[Moon-Net] QRM on 1296.000

TexasRF at aol.com TexasRF at aol.com
Thu Nov 10 23:21:51 CET 2016


Demi transverters use a fairly high gain and bandwith MMIC in the i.f.  
output circuit. There can be strong local oscillator tones present of various  
frequencies related to the method used to  generate the l.o. signal. This is 
very noticeable when an A32 board is used for  l.o. generation. There is no 
filtering of the 144 MHz i.f. used so these  spurious high level tones will 
be routed directly to the 144 MHz receiver  connected to the transverter 
i.f. output. If the problem is present, a power  meter such as HP432, 436. etc 
will show the presence of high level tones.
 
This scenario was observed recently in a 6cm transverter and I am only  
suggesting that it could possibly be present in other DEMI transverters as  
well.
 
It seems feasible that a simple 144 MHz bandpass filter could be added  
between the transverter and receiver to attenuate the spurious signals but I  
have not tried that. The problem in my 6cm transverter was eliminated  by 
adjusting levels between the A32 board and the transverter.
 
If you are not using a DEMI transverter then none of this is relevant of  
course.
 
73,
Gerald K5GW
 
 
 
 
 In a message dated 11/10/2016 7:13:03 A.M. Central Standard  Time, 
leif at sm5bsz.com writes:
 
Hello Courtney,

Sounds like  oscillations in the LNA or transverter. I suggest
you slowly turn down the  supply voltage to one of them, then to 
the other while monitoring the  signal level of a real signal, 
a beacon perhaps.

You should see the  gain go down and maybe rhe frequency 
change a little when the transverter  gets a lower supply voltage.

If the interference disappears you have  located the problem.

"As I move the dish around, the signal level and  other properties 
changes" I think the key is "other properties." ONLY the  level
should change if it is an external interference. If the frequency  
changes as you move the dish, particularly if you elevate it
the  problem is likely the LNA and not the transverter front end.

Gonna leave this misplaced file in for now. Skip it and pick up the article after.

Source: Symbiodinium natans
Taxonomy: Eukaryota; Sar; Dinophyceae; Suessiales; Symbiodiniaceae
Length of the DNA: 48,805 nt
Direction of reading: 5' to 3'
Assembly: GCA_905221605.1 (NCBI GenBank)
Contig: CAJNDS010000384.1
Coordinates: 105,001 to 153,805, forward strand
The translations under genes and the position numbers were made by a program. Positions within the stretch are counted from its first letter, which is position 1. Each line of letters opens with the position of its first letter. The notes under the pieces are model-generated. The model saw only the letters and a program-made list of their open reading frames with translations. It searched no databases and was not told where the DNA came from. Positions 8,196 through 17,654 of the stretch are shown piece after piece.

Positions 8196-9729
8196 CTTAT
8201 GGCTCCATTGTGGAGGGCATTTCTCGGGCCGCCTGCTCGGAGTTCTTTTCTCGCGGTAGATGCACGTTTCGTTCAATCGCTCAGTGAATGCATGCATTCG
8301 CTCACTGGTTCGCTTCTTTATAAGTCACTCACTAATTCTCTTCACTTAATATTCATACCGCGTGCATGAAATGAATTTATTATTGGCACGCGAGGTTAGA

Oscillations  might be on a sub-harmonic to 1296 since the frequency
moves as expected  when you shift the IF from 144 to  146.


73

Leif




Courtney Duncan  <courtney.duncan.n5bf at gmail.com> wrote:

> I made a first real  attempt today to find the source of serious QRM on 
1296.000 at my  location.  Fortunately, it is confined to the band 1295.990 - 
1296.010 so  I can do most normal EME operations except for looking for 
ON0EME.  I’ve  made CW QSOs on .020.
> 
> I have ruled out the IF rig by using  two different IF rigs, FT-817 and 
DSP-10.  Same thing on each.  Same  place.
> 
> I have ruled out a specific IF frequency by switching  the transverter 
from 144 MHz to 146 MHz output.
> 
> The problem  is actually at 1296.000 and sounds like some electronic 
equipment  oscillator.  But, very stable, always in the range quoted above.
>  
> First I turned off power to the house at the mains outside.  The  IF rig 
continued to operate on its own internal battery, the transverter and  LNA 
on an external battery in the shack.  Problem still there.
>  
> Disconnected everything on the shack battery except the transverter  and 
LNA.  Problem still there.
> 
> Turned off the computer  and everything powered from it (dongles, mouse, 
anything on a USB, speakers,  monitor etc.) and disconnected from charging 
power (which was off anyway since  the mains to the house were off).  Problem 
still there.
> 
>  Went around the house removing the batteries from everything — clocks,  
wireless thermometers, cordless phones, smoke detectors.  Problem still  
there.  (It was time to change batteries in some of these  anyway.)
> 
> Turned all cellphones completely off.
>  
> Then spent half an hour putting everything back together and setting  all 
clocks that don’t set themselves and turning things back on.
>  
> As I move the dish around, the signal level and other properties  
changes, meaning it has some directivity to it, but there is no direction I  can 
point, including straight up, that doesn’t see it, at about the same  levels - 
> 
> I can send anyone who is interested a screen shot  of the waterfall of 
this noise.  It doesn’t decode, of course, but is  quite audible, on the level 
of a local beacon that decodes at about -3, on the  order of 20 KHz wide.
> 
> Listening to this QRM, sometimes it  sounds like it has modulation like a 
paging transmitter.  Sometimes it  just squeals like a wall wart.
> 
> Seems likely that this is  something in a neighbor’s house, hospital, or 
commercial transmission  site.  Neighbors are tens of meters away, the 
nearest hospital about a  kilometer.  I don’t know of any transmitters except on 
the hospital  itself.  I do receive other QRM when I point directly at the  
hospital.
> 
> Has anyone experienced any QRM that was this stable  and been able to 
determined what it was?
> 
> Thanks and 73,  Courtney, N5BF
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